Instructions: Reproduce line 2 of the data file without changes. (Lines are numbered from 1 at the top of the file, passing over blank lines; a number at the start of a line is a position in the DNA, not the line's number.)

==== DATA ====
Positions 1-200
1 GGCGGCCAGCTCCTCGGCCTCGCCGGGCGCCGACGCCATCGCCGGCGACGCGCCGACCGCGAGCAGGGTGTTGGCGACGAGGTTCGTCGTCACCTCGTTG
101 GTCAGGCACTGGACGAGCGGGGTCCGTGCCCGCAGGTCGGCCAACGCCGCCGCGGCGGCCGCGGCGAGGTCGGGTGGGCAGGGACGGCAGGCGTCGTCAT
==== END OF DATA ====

1 GGCGGCCAGCTCCTCGGCCTCGCCGGGCGCCGACGCCATCGCCGGCGACGCGCCGACCGCGAGCAGGGTGTTGGCGACGAGGTTCGTCGTCACCTCGTTG